This route forms a loop around the beautiful Talbot Valley and Fauxquets Valley, taking the rider up on to the hills surrounding these valleys and also passing through them.

From the start the rider is soon progressing along easy quiet country lanes, but after crossing the Kings Mills road a stiff climb has to be made to get above Fauxquets Valley. The rewards for your labours are spectacular views across the farmlands and wooded areas of the island and a glorious panorama of the west coast. From here there is a steep drop – take care if unfamiliar with your cycle – down to Fauxquets Valley, once part of the public highway but now reserved for gentler means of transport. The peace of this little valley track is a welcome break from the hubbub of the world.

The ride up Talbot Valley allows a stop at the Ron Short Walk before reaching one of Guernsey’s water mills, Moulin des Niots, renovated by the Germans during the Occupation. The climb from here will defy all but the very experienced rider, but once
on the top again the route progresses by way of narrow country lanes to the drop into Vauxbelets Valley where the Little Chapel nestles. One of the smallest churches in the world, The Little Chapel is decorated inside and out with shells and pieces of pottery, was the life’s work of one of the Roman Catholic brothers from the nearby college.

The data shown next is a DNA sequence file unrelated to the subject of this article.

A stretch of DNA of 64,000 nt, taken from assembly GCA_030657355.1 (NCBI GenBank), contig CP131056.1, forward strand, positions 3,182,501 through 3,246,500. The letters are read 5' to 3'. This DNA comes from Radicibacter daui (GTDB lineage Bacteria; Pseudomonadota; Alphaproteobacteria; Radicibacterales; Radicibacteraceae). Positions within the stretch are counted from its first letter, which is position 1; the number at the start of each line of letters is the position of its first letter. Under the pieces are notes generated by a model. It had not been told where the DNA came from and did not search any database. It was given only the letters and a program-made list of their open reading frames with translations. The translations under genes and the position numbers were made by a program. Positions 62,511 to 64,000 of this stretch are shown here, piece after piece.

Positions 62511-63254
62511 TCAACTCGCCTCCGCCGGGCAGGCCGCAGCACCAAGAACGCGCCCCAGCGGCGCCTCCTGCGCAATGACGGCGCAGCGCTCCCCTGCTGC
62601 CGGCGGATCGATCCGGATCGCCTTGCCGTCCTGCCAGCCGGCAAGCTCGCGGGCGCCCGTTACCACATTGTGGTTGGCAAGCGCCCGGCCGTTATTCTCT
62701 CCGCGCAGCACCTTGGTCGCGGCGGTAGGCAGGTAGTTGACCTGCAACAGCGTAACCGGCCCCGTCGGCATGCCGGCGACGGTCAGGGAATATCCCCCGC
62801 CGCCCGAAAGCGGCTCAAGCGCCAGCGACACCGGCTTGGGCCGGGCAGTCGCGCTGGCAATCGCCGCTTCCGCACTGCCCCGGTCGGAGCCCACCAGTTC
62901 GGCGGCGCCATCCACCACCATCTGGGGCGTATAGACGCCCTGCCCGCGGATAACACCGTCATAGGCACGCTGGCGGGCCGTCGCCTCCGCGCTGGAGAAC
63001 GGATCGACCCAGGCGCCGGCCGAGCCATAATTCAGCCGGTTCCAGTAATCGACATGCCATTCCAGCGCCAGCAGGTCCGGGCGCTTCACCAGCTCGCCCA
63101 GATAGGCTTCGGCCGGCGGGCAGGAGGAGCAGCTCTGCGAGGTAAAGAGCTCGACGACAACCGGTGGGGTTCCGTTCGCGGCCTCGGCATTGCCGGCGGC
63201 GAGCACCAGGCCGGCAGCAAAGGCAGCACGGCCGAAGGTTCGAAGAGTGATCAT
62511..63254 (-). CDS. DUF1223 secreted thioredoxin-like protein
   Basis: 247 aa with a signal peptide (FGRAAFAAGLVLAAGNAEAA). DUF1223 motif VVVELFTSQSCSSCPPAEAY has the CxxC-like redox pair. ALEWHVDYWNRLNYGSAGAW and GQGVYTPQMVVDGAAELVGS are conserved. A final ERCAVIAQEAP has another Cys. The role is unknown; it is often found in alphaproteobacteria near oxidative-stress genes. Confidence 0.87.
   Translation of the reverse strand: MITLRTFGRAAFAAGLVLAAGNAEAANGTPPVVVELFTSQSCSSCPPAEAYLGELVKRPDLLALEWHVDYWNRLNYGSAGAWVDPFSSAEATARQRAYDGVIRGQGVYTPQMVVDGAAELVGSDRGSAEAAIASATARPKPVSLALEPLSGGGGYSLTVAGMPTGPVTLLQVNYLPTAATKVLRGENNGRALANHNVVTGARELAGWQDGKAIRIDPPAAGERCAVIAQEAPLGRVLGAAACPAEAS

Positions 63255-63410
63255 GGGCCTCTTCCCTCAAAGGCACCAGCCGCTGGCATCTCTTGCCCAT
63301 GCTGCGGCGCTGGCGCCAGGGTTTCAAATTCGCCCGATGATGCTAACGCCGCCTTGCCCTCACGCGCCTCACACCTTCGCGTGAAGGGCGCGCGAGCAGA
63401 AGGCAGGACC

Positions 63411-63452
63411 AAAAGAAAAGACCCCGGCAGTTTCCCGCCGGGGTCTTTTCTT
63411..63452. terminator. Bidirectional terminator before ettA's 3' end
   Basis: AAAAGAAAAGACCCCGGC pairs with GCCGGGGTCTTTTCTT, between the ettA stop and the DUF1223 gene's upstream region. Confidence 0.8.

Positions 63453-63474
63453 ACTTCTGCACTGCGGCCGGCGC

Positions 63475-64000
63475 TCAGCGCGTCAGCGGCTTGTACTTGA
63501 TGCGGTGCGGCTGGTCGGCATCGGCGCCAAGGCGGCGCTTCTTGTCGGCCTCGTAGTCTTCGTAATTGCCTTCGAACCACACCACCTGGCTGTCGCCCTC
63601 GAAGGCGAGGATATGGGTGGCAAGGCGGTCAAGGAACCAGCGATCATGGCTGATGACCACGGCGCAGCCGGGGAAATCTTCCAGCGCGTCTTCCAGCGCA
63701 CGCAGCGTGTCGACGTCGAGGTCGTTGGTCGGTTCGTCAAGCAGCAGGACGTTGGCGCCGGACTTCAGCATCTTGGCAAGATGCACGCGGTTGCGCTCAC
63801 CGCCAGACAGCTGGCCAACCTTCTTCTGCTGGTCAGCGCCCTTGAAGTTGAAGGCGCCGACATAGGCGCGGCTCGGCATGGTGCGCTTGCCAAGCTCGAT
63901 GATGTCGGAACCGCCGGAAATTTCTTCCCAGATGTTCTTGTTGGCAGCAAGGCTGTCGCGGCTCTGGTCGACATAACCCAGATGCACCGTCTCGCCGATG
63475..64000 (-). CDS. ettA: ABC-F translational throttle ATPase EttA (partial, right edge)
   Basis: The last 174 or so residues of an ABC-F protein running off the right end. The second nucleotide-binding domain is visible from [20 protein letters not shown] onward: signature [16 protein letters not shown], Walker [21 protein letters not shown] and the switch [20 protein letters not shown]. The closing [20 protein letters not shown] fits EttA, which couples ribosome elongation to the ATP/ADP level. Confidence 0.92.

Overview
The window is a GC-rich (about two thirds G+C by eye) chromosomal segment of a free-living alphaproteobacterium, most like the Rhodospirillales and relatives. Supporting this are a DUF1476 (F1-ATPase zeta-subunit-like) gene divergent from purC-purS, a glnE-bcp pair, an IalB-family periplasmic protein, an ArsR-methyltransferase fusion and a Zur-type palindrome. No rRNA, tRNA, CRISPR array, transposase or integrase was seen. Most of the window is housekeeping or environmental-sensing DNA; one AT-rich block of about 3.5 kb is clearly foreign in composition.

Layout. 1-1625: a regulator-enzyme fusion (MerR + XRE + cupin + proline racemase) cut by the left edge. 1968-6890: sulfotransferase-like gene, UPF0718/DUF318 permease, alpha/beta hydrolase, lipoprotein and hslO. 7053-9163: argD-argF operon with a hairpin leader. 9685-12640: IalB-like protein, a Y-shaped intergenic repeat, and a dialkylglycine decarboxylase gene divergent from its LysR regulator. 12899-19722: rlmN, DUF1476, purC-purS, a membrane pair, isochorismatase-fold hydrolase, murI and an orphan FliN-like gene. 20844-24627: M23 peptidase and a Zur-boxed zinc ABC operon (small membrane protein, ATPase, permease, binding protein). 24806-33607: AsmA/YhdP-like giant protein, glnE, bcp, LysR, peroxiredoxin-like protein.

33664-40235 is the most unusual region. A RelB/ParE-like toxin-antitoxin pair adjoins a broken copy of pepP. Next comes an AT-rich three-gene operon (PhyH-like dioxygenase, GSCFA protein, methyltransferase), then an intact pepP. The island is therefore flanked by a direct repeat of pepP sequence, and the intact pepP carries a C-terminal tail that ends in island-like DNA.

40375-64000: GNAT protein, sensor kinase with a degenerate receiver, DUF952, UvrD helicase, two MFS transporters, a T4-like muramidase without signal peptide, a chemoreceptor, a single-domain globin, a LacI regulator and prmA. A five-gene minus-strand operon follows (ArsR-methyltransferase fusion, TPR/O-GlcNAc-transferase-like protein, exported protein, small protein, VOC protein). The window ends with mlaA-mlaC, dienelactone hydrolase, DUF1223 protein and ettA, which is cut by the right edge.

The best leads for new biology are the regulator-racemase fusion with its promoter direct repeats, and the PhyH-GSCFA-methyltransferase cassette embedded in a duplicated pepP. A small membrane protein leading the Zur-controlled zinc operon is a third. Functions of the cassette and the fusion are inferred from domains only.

A further up and down stretch will lead down a tree-lined valley to the German Underground Hospital, one of a series of tunnels constructed in the favourable rock formation of the island. Only a short stretch away is St Andrew’s Parish Church, St André de la Pomeraye, standing on the western slope of a small tributary to Talbot Valley, and marking the start of the route across this valley and then up to its northern lip. The views from this side of the valley take on a different aspect but are no less breathtaking whatever the season of the year. On your way along this part look out for the three stone seats of the feudal court set in the wall. These cour du fief may be seen in many parts of the island and it is here that officials of the ancient fief court would sit in the open air to deliberate upon a variety of local country matters.

The route returns easily to the start rolling gently downhill to St Matthew’s Church in the graveyard of which may be found the memorial of John le Tocq, Guernsey’s top “highwheeler” cyclist between 1885 & 1890. It was while practising for the 1890 Channel Island Championships that he had an accident and died from his injuries at the age of 29. Nearby is the pine woodland area of Le Guet surrounding a coastal battery with an elevated position over the west coast with a view to Fort Hommet on the peninsula to the north of Vazon.

A visit to the fort will reveal one of Guernsey’s three true Martello Towers within the ruins of a coastal fortification that has a German appendage. So rich is this route in sites of interest that an adequate allowance of time is recommended.

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